The arts & culture sector is going through unprecedented changes that are profoundly disturbing ‘business-as-usual’ and increasing the need for new pathways to create public value.
During the first 50-year phase of developing a professional arts and culture sector, the primary focus was on growth and longevity—on building sizeable audiences and organizations that occupied a permanent place in the landscape. Organizations generally adopted a corporate model, with strong staff hierarchies, and evolved command and control cultures that helped sustain the emphasis on excellence of artistry as well as efficiency of delivery systems. As arts and culture companies grew, maintaining organizational stability became their main concern; ‘best practices’ were defined and pursued, becoming ‘business-as-usual’ in their organizations and throughout the field.
To keep their core businesses on track and to better enable them to realize their goals with limited resources, arts and culture organizations developed technical competencies in many specialist areas (production, marketing, development, operations, governance). Many organizations received ‘technical assistance’ to strengthen these efforts. They backed up these organizational dynamics with increasingly widespread strategic planning—a relatively reliable method of projecting futures that were intended to look like the past, only more so. Underpinning the drive for permanence in these organizations was an emerging orthodoxy of balance sheet planning that emphasized capital endowments as a means of protecting them against market variables. In this vein, ‘growing up’ as an arts and culture organization meant owning a building and taking on fixed assets.
In the past 10 years, unprecedented developments in the operating environment have placed radical new demands on arts and culture organizations. The field must develop new responses if it is to remain healthy, resilient and able to maximize the delivery of public impact and value. Changes in patterns of public participation and in technological access to the arts, generational and demographic shifts, new forms of resource development, and many more factors have revealed that there is another dimension to the critical organizational qualities needed to thrive in the future. The ‘muscles’ we exercise to promote organizational stability now need to be balanced by equally strong ‘muscles’ around adaptive capacity.
Yet the adaptive capacities of many cultural organizations are typically under-developed. In the past, little attention has been given to strengthening qualities such as adaptive, distributed leadership. With hierarchical staff structures, most companies have not focused on learning how to effectively use cross-functional, multi-constituent teams and have not yet evolved organizational cultures that are intrinsically flexible and responsive to fleeting opportunities and changing community dynamics. Nor have most organizations equipped themselves to continuously incubate and test new ideas and projects as an ongoing part of their business model. Notably absent to date—and urgently needed to foster innovation—is available change capital to underwrite well-designed new initiatives and enable them to reach new markets.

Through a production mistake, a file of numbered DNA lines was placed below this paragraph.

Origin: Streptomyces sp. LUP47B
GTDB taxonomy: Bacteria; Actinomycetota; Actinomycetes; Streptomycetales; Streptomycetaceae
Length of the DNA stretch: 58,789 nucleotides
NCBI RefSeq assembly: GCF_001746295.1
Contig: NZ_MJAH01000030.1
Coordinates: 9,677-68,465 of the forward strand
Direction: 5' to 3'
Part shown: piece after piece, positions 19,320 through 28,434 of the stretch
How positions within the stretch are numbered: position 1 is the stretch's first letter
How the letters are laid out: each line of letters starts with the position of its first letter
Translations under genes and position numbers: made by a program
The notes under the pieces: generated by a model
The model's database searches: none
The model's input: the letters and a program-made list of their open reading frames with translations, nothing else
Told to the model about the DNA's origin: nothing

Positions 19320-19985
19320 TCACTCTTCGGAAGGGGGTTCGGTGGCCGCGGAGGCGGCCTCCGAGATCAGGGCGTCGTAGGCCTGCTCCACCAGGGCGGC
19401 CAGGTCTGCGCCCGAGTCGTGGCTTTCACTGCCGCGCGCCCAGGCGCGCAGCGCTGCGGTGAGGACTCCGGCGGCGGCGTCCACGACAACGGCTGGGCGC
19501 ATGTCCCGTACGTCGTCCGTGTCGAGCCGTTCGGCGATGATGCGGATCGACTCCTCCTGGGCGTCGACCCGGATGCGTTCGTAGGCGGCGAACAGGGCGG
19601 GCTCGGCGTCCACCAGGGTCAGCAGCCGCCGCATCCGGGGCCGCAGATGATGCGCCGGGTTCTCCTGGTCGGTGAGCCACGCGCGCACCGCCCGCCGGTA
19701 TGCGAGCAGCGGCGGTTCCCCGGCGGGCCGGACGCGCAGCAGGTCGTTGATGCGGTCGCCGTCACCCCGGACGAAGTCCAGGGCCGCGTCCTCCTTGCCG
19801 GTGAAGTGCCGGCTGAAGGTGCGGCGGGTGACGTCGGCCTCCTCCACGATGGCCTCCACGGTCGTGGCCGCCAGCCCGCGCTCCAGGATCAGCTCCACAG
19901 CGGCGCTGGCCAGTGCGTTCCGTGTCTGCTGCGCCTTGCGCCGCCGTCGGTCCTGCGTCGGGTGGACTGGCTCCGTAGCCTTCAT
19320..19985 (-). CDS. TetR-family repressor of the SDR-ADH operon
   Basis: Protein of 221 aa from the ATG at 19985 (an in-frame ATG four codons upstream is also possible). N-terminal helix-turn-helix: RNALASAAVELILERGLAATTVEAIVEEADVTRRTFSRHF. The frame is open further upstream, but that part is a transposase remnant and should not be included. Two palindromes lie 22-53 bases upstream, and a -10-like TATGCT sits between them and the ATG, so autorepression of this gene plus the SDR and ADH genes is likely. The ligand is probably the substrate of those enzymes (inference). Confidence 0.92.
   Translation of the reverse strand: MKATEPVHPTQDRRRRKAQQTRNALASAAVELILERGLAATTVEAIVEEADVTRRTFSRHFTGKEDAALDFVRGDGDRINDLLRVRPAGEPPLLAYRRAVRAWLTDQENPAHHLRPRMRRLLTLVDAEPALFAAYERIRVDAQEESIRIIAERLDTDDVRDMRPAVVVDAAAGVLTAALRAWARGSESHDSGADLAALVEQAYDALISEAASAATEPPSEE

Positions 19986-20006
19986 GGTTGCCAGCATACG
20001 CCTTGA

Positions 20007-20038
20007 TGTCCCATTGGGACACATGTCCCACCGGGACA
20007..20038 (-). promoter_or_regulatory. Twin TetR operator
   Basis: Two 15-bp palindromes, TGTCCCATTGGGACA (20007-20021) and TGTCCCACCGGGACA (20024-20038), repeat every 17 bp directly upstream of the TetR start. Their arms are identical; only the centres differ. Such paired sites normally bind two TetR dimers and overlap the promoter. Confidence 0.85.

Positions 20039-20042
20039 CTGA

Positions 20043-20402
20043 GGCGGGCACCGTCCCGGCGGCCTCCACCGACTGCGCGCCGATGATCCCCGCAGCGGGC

Antony Bugg-Levine, President of the Nonprofit Finance Fund, argues that only if nonprofits reframe their work and pursue new organizing questions will they be able to thrive in the future. In the Washington Post, he writes:
For nonprofits, it’s time to end business-as-usual.
Now is the time to provide support for innovation—the means by which organizations respond to adaptive challenges.
Instead of the ‘technical assistance’ of the past, the arts and culture sector now needs ‘adaptive assistance’ that builds adaptive muscles, increases community impacts, and helps ensure a vital, engaged field that is ready to seize the future as a leading contributor to the vibrancy of our nation’s communities.
Critical Organizational Capacities
This graph illustrates the relationship between a traditional focus on organizational stability, and the new focus on adaptive capacity. Only if each organization finds its right new balance between stability and adaptability will the cultural sector see the public impact and value of its organizations sustained and increased.
Building long-term adaptive capacity in organizations is best addressed by doing real, urgent work on pressing adaptive challenges. It is through a focus on designing and implementing specific new approaches—conducting small experiments with radical intent—that organizations change their cultures and begin to institutionalize the new adaptive muscles needed to sustain transformational behaviors. As Jerry Sternin, a pioneer in developing adaptive strategies to address complex social issues (and co-author of the book The Power of Positive Deviance) wrote:
It is easier to act your way into a new way of thinking, than think your way into a new way of acting.